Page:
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NEA Big Read

Schedule of Programs

Programming related to the NEA Big Read took place from September 2020 through April 2021.

Past programming

Discussion/workshop: The Knowing was Always Right, April 22 via Zoom

Hosted by Charlotte England, PhD, and Daiva Markelis, PhD
Sponsored by the Coles County Arts Council and Academy of Lifelong Learning
This discussion/workshop looked at the way Harjo weaves dreams, poems and visions from her American Indian past into a narrative that reveals both the incredible sadness and the powerful beauty of her life. After discussing what makes Harjo's poetry, as well as her memoir, so remarkable, participants wrote on a childhood memory and then experimented with adding poetry, dreams, song lyrics, etc., in order to enrich their memoir.


Be an Animal: A Workshop with Megan Kaminski, April 20 via Zoom

Recommended ages: Grades 3-5
Sponsored by the Tarble Arts Center

Be an Animal is a workshop that looked to our animal kin for inspiration. Participants explored other ways of seeing, being and inhabiting this world as a point for opening our own creative potential. They learned lots from our more-than-human friends, discovered new things about themselves, and wrote some poems. Megan Kaminski is a poet and essayist, and the author of three books of poetry, "Deep City," "Desiring Map," and a new book, "Gentlewomen" (Noemi Press 2020), which explores care, trauma, and resilience as well as our estrangement from the natural world and from ourselves through the conceit of a trio of allegorical sisters.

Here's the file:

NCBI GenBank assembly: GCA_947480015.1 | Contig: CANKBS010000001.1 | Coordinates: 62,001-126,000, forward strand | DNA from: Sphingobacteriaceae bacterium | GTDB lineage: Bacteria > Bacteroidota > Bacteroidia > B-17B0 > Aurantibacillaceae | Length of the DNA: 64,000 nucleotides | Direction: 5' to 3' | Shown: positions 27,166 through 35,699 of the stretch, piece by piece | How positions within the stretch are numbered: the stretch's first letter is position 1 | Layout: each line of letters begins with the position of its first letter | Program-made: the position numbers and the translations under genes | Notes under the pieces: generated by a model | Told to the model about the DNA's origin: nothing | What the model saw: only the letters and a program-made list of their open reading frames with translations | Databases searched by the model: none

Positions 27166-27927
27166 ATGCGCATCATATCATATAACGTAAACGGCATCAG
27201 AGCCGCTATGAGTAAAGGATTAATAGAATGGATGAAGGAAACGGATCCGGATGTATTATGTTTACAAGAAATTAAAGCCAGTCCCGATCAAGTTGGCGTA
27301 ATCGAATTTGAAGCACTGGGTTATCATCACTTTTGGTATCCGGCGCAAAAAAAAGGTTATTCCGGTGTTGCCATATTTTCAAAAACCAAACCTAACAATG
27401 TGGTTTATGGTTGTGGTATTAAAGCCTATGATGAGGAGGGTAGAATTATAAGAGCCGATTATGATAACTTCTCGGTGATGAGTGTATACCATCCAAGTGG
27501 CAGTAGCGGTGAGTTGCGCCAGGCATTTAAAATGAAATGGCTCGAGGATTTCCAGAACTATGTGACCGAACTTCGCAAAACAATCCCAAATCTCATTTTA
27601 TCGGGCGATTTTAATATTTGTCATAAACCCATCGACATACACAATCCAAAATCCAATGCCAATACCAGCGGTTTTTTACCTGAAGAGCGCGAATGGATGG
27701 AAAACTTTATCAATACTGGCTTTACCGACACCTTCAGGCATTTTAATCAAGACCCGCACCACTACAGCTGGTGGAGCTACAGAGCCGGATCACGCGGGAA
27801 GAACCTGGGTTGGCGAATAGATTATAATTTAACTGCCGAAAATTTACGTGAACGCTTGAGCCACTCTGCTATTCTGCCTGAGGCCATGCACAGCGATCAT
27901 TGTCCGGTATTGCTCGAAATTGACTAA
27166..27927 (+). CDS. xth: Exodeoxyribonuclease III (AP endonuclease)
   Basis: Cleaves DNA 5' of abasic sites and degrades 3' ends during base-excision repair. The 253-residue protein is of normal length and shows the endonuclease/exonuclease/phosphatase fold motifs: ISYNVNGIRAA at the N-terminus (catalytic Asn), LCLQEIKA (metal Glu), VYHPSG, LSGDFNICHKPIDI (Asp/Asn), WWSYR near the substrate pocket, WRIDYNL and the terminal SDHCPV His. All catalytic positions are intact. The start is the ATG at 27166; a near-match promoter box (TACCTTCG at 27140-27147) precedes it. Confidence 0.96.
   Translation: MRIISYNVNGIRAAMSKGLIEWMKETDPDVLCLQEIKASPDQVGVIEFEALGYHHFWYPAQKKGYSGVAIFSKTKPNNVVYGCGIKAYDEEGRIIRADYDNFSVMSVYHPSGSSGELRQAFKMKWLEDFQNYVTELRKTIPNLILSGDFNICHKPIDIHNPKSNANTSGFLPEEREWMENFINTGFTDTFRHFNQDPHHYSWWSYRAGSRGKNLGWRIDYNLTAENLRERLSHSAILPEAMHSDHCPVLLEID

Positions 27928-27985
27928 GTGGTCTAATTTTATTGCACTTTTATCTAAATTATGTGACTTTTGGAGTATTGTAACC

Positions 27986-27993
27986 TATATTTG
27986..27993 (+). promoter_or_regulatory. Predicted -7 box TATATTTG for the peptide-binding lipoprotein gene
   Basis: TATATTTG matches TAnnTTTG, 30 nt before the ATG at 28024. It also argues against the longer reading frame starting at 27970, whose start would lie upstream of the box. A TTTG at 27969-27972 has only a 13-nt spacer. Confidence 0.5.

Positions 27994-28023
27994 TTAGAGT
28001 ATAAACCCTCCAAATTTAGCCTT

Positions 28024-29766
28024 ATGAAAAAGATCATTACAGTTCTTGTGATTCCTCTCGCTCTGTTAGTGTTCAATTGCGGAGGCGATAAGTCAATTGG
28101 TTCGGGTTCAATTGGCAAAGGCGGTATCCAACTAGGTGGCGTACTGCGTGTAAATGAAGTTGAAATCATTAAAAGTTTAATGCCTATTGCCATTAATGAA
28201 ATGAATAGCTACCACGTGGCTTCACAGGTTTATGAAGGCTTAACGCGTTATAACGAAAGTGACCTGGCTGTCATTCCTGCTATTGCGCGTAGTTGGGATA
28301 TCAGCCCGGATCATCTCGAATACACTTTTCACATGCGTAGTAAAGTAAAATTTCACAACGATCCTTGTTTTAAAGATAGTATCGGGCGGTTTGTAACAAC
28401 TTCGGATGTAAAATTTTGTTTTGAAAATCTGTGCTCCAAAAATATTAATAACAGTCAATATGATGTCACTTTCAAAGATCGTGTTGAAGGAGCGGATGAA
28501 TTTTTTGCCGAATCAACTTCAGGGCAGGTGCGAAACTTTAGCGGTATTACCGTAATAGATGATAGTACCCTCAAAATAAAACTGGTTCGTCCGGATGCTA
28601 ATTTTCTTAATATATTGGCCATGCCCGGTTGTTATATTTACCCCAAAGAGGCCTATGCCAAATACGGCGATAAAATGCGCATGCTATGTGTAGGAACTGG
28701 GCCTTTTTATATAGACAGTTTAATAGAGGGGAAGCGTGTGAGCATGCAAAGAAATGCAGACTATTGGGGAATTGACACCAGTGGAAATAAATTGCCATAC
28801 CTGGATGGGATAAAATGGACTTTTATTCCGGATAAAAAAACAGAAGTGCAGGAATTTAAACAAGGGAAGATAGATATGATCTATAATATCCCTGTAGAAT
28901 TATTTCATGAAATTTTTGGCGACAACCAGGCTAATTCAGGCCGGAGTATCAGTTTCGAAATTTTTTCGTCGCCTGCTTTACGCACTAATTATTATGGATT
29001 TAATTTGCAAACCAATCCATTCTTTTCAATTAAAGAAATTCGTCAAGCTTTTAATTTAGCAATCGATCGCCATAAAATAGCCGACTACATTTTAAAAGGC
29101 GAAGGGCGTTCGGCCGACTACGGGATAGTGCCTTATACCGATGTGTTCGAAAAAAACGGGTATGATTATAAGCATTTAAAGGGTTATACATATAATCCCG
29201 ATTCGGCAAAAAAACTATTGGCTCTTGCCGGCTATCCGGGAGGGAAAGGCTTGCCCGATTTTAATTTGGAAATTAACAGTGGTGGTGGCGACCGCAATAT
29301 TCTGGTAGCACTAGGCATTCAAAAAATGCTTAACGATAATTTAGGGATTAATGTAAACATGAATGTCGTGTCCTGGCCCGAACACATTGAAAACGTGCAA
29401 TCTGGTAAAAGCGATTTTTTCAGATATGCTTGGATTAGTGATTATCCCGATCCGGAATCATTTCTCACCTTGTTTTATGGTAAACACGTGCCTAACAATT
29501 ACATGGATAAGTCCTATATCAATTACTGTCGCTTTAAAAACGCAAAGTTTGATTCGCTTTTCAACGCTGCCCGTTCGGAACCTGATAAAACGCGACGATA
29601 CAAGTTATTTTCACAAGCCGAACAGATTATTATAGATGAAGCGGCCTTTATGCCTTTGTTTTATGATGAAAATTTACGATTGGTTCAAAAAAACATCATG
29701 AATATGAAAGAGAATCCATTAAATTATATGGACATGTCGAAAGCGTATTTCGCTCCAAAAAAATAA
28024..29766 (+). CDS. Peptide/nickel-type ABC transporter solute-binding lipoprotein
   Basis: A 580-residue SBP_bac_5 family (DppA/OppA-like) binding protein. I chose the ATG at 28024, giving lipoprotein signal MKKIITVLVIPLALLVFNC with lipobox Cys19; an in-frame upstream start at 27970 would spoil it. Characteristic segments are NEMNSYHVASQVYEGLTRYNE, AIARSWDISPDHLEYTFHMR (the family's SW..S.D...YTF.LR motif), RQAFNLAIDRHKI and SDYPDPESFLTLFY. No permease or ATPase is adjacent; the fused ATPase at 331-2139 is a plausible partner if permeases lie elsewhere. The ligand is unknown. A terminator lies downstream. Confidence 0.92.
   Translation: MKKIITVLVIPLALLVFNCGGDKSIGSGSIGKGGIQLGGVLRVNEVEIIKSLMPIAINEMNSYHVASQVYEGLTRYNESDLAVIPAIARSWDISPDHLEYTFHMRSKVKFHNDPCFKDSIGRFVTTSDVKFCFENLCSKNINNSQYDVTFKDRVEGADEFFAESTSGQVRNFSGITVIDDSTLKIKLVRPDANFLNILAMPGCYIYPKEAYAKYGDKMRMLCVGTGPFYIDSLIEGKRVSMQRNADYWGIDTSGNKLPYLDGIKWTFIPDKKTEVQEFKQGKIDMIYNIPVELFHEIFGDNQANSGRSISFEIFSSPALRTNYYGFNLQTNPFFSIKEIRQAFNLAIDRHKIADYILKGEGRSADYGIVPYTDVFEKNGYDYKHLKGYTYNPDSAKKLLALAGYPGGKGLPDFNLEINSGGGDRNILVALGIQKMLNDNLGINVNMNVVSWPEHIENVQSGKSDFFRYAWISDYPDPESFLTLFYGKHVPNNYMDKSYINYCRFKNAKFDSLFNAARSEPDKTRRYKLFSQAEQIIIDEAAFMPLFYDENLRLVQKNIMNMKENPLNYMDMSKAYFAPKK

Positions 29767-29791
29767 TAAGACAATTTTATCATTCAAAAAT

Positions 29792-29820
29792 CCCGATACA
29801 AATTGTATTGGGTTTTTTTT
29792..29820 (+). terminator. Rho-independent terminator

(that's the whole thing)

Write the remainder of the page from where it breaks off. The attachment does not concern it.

Native Arts & Indigenous Flourishing: Reading and Presentation, April 19, via Zoom

Presented by author Kim Blaeser
Hosted by the EIU Department of English

The EIU English Department presented a reading and presentation by Kimberly Blaeser, past Wisconsin Poet Laureate and the author of five poetry collections including Copper Yearning, Apprenticed to Justice, and the 2020 bi-lingual Résister en dansant/Ikwe-niimi: Dancing Resistance Blaeser discussed her picto-poems and the role of art in Native communities.